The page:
Our use of the SF-12 questionnaire was due to the fact that it affords an invaluable method of comparison for measuring the effectiveness of treatments in different diseases; to its widespread use, which allows for comparison with other studies; and to its good discriminatory capacity for detecting variations in health status. However, the SF-12 has a lower power than the extended version SF-36, with the same shortcomings of neither evaluating nor assessing symptoms associated with the disease, and remaining insensitive to changes in specific conditions, as would be expected from a more specific instrument [26]. In order to avoid selection and follow-up biases, the following should be borne in mind in future studies: comparison to other groups, such as healthy patients, inclusion of control groups and stratification by specific diseases.

Finally, we must mention that the two-year follow-up period should have been ideally longer since it is possible to detect other differences in longer-term results that we might have missed.

The results of this study allow us to conclude, in terms of improvement in quality of life and function, that lumbar fusion surgery achieves similar results to those of hip and knee arthroplasty surgery. In patients diagnosed with degenerative spondyloarthropathy, lumbar spinal fusion achieves an improvement in general wellbeing and physical capacity, comparable to that yielded by total knee arthroplasty and slightly inferior to that achieved by total hip arthroplasty.

We recommend the use of the mentioned scales to assess health, quality of life and functional status in routine clinical practice and decision-making, as indispensable methods for assessment and follow-up with a view to drawing up future treatment guidelines.


Lumbar group: León Hospital, Reina Sofía Hospital, Catalonian General Hospital, Gómez Ulla Hospital, Fundación Jiménez Díaz University Hospital; Department of Orthopedic and Traumatology, Vito fazzi Hospital, Lecce, Italy.

Knee group: Mollet Hospital, Mutua de Tarrassa Hospital, Talavera Hospital, Espíritu Santo Hospital, Castellón General Hospital, León Hospital, Valle de Hebrón Hospital, Josep Trueta, Río Hortega Hospital, Bellvitge Hospital, San Bernabé Hospital, Virgen de la Cinta Hospital, La Zarzuela Hospital, Francisco de Borja Hospital, Barcelona Clinical Hospital; Department of Orthopedic and Traumatology, Vito fazzi Hospital, Lecce, Italy.

Hip group: Mutua de Tarrassa Hospital, Cabueñes Hospital, Barcelona Clinical Hospital, Guadalajara Hospital, León Hospital, Sant Llátzer Hospital, Villajoyosa Hospital, Virgen de la Vega Hospital, Mollet Hospital, Ramón y Cajal Hospital, La Paz Hospital; Department of Orthopedic and Traumatology, Vito fazzi Hospital, Lecce, Italy.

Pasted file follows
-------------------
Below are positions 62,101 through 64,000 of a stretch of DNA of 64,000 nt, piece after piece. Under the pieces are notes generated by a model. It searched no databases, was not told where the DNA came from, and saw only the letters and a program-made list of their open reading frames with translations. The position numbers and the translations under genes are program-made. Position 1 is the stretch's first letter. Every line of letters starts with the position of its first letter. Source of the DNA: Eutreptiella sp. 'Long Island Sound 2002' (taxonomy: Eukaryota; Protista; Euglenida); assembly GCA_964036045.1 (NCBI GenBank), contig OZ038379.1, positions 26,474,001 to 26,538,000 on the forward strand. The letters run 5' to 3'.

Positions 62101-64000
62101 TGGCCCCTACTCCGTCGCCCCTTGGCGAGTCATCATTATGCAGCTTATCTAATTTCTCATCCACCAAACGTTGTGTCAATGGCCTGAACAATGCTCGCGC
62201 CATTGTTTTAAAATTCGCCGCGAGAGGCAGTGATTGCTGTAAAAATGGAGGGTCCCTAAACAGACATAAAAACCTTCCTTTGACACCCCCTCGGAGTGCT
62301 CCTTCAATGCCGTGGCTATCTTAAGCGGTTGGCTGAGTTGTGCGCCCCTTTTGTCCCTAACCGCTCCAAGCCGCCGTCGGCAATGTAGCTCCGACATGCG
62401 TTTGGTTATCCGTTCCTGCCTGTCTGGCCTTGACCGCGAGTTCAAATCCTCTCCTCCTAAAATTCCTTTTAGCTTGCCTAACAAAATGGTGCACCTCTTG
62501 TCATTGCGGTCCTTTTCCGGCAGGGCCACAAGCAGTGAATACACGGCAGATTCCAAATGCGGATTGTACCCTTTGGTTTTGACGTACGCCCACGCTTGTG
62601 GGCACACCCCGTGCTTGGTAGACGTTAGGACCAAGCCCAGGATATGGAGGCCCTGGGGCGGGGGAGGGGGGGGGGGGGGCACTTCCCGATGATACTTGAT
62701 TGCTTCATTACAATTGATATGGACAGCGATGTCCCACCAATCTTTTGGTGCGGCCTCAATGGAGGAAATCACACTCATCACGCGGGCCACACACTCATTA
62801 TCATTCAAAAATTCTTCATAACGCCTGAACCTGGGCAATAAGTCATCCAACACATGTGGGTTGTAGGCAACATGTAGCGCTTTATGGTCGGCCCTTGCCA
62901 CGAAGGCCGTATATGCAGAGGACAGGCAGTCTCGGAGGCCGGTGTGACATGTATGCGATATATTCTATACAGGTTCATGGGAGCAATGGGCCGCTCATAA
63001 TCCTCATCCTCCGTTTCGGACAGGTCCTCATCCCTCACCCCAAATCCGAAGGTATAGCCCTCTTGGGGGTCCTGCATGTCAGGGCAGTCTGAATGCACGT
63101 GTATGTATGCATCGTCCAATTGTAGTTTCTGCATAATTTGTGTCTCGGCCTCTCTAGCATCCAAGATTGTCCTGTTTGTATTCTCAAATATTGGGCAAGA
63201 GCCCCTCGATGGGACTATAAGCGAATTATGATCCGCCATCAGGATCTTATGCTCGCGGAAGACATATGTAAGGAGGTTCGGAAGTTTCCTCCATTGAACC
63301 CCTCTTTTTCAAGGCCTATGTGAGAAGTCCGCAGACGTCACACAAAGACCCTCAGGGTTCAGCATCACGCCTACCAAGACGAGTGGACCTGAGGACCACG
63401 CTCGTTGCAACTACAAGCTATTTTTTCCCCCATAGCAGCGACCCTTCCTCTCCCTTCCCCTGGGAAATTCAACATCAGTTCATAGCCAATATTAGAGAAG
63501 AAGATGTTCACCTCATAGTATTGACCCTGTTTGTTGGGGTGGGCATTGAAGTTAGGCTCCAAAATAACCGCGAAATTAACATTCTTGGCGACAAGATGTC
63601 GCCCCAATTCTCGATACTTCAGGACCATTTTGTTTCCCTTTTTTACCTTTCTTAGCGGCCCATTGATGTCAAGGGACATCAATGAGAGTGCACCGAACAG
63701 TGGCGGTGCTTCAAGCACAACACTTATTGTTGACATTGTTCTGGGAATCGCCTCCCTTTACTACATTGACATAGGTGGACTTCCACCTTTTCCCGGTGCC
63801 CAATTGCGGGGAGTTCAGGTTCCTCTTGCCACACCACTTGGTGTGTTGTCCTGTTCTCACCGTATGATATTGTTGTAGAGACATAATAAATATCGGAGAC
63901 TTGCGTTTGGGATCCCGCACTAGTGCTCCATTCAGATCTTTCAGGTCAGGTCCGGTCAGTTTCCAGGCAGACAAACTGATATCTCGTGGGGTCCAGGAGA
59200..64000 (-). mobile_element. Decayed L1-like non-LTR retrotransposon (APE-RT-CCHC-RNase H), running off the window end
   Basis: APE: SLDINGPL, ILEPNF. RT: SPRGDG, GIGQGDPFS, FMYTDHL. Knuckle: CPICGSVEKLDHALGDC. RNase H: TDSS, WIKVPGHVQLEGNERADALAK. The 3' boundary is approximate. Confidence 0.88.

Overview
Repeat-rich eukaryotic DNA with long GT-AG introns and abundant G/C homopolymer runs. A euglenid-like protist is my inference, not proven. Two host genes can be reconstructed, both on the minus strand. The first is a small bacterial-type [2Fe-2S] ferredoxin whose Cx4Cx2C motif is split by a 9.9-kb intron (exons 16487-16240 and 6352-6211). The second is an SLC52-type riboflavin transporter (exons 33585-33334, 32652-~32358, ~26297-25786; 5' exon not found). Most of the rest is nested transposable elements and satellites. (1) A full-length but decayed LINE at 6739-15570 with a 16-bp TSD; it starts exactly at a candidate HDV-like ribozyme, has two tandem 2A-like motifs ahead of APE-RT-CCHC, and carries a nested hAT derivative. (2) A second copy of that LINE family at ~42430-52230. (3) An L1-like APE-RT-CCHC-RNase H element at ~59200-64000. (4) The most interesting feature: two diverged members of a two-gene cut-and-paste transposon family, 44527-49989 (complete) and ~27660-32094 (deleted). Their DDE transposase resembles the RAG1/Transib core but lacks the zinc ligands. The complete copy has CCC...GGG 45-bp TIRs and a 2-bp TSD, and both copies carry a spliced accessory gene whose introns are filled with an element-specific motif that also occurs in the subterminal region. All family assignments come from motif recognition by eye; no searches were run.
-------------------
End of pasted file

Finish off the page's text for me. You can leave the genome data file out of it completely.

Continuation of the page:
This study was funded by Stryker Iberica, S.L. (Madrid, Spain). The authors share responsibility for the field work and accuracy of the results.

Conflict of interest statement

All authors disclose any financial and personal relationships with other people or organisations that could inappropriately influence (bias) their work. Examples of potential conflicts of interest include employment, consultancies, stock ownership, honoraria, paid expert testimony, patent applications/registrations, and grants or other funding.

Human and animal right

Any statement relating to studies on humans and animals is not required for this type of study. All patients gave the informed consent prior to being included into the study. All procedures involving human participants were in accordance with the 1964 Helsinki declaration and its later amendments.


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Cite this article as: Cervera Irimia J, Tomé-Bermejo F, Piñera-Parrilla AR, Benito Gallo M, Bisaccia M, Fernández-González M, Villar-Pérez J, Fernández-Carreira JM, Orovio de Elizaga J, Areta-Jiménez FJ, Álvarez Galovich L, Rollo G, Caruso L & Meccariello L (2019) Spinal fusion achieves similar two-year improvement in HRQoL as total hip and total knee replacement. A prospective, multicentric and observational study. SICOT-J 5, 26

All Tables

Table 1

Population characteristics – age, body mass index (BMI) and sex.

Table 2

Outcome variables – SF12 – PCS12 and MCS12.

Table 3

Outcome variables – functional scales.

Table 4

Outcome variables – functional-scale improvement percentages.

All Figures

thumbnail Figure 1

Trends in the SF-12 physical-component summary (PSC) score during follow-up of the Lumbar, Knee and Hip cohorts.

In the text